In the early 60s, television was dominated by declining Westerns. Furthermore, the genre of Science Fiction was well past its Golden Age of Arthur C Cark, Ray Bradbury, Isaac Asimov, and the best episodes of the Twilight Zone. Enter Eugene “Rod” Roddenberry, a former B-17 pilot in the Pacific, Pan Am pilot, and LAPD beat cop. He had a vision of combining the two genres. In 1964, he pitched a treatment for a very different television show to Desliu executives (a production company formed by Desi Arnaz and Lucille Ball), and the show was eventually picked up by NBC.
Roddenberry’s “Star Trek” was set on a futuristic 23rd century spaceship, the USS Enterprise, that explored the unknown expanse of our galaxy. Unlike Buck Rogers and Flash Gordon, the star ship was a naval vessel with a lingo that seemed familiar to the World War Two generation, which was the original target and most lucrative audience at the time. The show’s liberal interventionist and character driven plots would revolve around the three main characters. This trio consisted of the Horatio Hornblower-esque captain and decision maker, and the two halves of his conscious: the coldly logical science officer and the emotionally charged medical officer. The agreement of the three was then supported by a diverse crew – the swashbuckling physicist and helmsmen (the first Asian character portrayed in a positive light), the stereotypical but willful nurse (and ship’s computer), the supremely competent, if irascible Scottish engineering officer (a hit with the generation that saved the world), and the stupid hot and always capable African-American communications officer (the first African American on prime time TV not in a menial role), among many others. (The youthful mop topped navigator, for the girls spellbound by the contemporary band The Monkees, did not join the crew until the second season.)
The first episode of Star Trek, “The Man Trap”, aired on NBC at 8:30 pm on 8 September 1966. Most critics hated it, particularly the New York Times and the Boston Globe. And it also opened to generally poor ratings among most viewers, except one key demographic: young people. They had never before watched TV in these numbers in this timeslot. Young viewers were drawn to the unheard of combination of heady science fiction, utopian respect, cultural diversity, egoless teamwork, unbridled optimism, and all wrapped up in good old fashioned American “Can Do” attitude. The show only lasted for three (glorious) seasons, mostly due to the peace movement, the Vietnam War, and the souring of American attitudes to intervening in other cultures.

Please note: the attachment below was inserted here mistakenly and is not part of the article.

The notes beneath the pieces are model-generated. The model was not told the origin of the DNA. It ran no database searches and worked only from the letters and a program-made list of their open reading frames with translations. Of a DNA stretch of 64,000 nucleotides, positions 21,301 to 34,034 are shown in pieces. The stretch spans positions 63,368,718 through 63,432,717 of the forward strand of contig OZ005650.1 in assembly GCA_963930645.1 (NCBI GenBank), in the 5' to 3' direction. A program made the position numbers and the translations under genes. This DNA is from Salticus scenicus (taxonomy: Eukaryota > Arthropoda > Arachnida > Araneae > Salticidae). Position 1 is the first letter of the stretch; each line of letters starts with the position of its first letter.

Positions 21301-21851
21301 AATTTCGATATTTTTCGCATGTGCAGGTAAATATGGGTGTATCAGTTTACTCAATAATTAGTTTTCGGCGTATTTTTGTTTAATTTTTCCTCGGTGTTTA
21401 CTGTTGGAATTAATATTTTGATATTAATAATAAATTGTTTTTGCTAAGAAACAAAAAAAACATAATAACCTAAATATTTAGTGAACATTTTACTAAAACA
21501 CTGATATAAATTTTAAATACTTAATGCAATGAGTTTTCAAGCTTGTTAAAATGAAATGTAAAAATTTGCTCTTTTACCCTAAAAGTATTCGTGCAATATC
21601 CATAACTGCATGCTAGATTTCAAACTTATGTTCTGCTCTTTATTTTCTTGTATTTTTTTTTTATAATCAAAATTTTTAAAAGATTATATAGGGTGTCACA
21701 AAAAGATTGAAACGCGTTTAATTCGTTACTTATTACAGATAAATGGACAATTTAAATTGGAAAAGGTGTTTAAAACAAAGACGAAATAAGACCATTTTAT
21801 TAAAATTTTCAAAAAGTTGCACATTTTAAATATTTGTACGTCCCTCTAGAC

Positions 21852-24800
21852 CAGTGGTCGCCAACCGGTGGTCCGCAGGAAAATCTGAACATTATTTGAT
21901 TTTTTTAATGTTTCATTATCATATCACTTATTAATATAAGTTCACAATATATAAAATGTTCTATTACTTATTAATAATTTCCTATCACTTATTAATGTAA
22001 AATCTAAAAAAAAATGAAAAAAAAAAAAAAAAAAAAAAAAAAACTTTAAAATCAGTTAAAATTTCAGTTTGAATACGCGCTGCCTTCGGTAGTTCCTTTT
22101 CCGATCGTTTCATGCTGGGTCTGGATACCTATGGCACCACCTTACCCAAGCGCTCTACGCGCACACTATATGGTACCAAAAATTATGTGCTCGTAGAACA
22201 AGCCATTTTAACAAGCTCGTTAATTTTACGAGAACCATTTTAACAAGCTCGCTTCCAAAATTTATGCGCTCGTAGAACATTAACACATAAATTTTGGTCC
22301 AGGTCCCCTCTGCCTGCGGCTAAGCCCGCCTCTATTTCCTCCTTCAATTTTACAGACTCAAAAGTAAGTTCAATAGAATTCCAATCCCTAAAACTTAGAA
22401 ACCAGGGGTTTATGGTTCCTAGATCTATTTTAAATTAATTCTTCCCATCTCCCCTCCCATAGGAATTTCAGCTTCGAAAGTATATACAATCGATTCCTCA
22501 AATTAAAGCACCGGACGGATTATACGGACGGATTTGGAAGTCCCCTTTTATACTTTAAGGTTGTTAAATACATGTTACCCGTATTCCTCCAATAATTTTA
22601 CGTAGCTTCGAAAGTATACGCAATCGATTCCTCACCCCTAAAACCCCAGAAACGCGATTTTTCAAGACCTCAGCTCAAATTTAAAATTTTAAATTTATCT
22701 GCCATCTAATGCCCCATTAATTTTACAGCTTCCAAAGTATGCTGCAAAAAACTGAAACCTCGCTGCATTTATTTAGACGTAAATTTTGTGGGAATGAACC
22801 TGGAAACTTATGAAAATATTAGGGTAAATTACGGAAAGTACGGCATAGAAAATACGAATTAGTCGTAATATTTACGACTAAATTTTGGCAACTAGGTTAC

However, the fans of the show wouldn’t be kept down for long. In 1972, a surprisingly successful convention for Star Trek enthusiasts was held in New York City, and the first “fandom” was born (not to mention the “con”). It was this fan base, and their renewed interest in Science Fiction, that would form the lines outside movie theaters to see the future Star Wars and Close Encounters, and lead directly to the intellectual property model of entertainment we enjoy today. These fan bases would go on to make Science Fiction, and its off shoots in comic books and fantasy, among America’s greatest cultural exports. The informal networks of the shared interests in these fandoms would not only precede social networking by 40 years, but form their models.
In many ways, Kirk, Spock, Bones, Scottie, Uhura, Chekov, and Sulu prompted America ‘to boldly go where no man has gone before”.